Academy Awards Sub-Quest: 2015 Best Picture Nominees

I don’t want to just watch a bunch of random films as part of my Film Quest each year, and like most every movie lover, I like to make my own picks on who should win each of the Academy Awards. Because I don’t like to make those picks without seeing everything, I’ve taken both agendas into account when building my list of movies to see this year.

Up to this point, I’ve seen all but one of the 2015 nominees for Best Picture. Here’s how they rank out for me and my thoughts on each:

American Sniper (85)

This was a great war film, and the detractors on either side who claim it sends the wrong message are missing the point. Anyone who has an issue with factual inaccuracies in the film are either unaware of how this is standard fare for “true stories” in Hollywood, or they’re conveniently brushing those aside to make their point more strongly. Does the film glorify killing? Not any more than most other action films, and unlike a lot of other action films, the gravity associated with the act of killing is also put on display, significantly so. Bradley Cooper does a great job of showing the emotional toll taken. Where this film continues to succeed is where it shows how war not only affects those who fight, but their families back home as well – before, during and after deployment. Despite that, this isn’t an anti-war film, either. It doesn’t preach either extreme, it simply portrays both aspects in a strong way. Anyone who feels it weighs too heavy in either direction is coming in with their personal bias.


Boyhood (85)

On its surface, this film doesn’t seem to have a strong plot driving it along, but as a character study is where this film really succeeds. Never before has a film taken a child actor and shown them grow over the course of more than a decade, evolving the character along the way, and Richard Linklater did a phenomenal job with the task. For as much as this film focuses on the child, its the supporting performances showing us how the parents are evolving which is the more interesting aspect of the film. I don’t agree that Patricia Arquette deserved even a Nomination for her performance, but I’ll admit to not have watched her closely enough to determine if there were nuances I wasn’t picking up on. I might also be biased because I didn’t like the character. I’m making it a point to see more Richard Linklater films starring Ethan Hawke, because whether it’s BOYHOOD or the “BEFORE” trilogy, they’re typically a succeess.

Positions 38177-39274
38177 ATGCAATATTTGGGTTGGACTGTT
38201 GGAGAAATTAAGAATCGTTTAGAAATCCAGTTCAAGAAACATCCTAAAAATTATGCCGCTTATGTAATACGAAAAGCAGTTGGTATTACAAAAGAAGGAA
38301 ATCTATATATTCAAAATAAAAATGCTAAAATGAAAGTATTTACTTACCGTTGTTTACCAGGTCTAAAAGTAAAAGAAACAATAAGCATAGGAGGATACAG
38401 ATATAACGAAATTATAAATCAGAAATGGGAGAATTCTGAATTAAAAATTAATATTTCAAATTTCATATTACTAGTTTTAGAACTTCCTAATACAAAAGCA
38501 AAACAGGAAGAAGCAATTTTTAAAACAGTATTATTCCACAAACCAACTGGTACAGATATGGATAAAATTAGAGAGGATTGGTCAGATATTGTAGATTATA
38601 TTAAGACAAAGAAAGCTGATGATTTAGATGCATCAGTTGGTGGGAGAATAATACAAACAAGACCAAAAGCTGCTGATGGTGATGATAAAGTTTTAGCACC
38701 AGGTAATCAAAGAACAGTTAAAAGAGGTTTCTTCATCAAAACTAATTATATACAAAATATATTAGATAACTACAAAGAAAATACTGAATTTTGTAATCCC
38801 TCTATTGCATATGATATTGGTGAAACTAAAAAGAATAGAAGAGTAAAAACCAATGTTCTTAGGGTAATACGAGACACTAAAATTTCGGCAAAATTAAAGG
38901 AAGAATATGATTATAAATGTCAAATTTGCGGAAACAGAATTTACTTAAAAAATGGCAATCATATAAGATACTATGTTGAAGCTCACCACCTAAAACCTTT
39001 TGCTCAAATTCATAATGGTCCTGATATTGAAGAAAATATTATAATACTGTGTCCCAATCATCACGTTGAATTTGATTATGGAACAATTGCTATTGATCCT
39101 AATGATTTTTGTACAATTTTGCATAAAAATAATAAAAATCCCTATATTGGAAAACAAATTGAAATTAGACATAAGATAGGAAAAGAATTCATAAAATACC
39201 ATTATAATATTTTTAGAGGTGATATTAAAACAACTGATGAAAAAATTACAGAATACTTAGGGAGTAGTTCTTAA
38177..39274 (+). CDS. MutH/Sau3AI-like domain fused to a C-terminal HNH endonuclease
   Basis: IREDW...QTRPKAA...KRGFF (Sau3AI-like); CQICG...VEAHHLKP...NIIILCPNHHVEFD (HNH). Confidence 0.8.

The Theory of Everything (87)

When I heard that performers from this film were up for both Best Actor AND Best Actress, I was confused and in a bit of disbelief. How could another actor do enough in any scene to have a memorable performance, acting across from Eddie Redmayne’s nominated performance of such a complicated and nuanced character? Watching the brilliantly-told story and Felicity Jones’ wonderful performance made me a believer.

The Imitation Game (88)

As someone who studied Artificial Intelligence in college and at one point gave consideration to attempting to make that part of my career plans, you can believe that I hold Alan Turing in high regard. Because of that factor and the side story presented in the film to show the social injustice he endured, not to mention the great performances, this film carried considerable weight.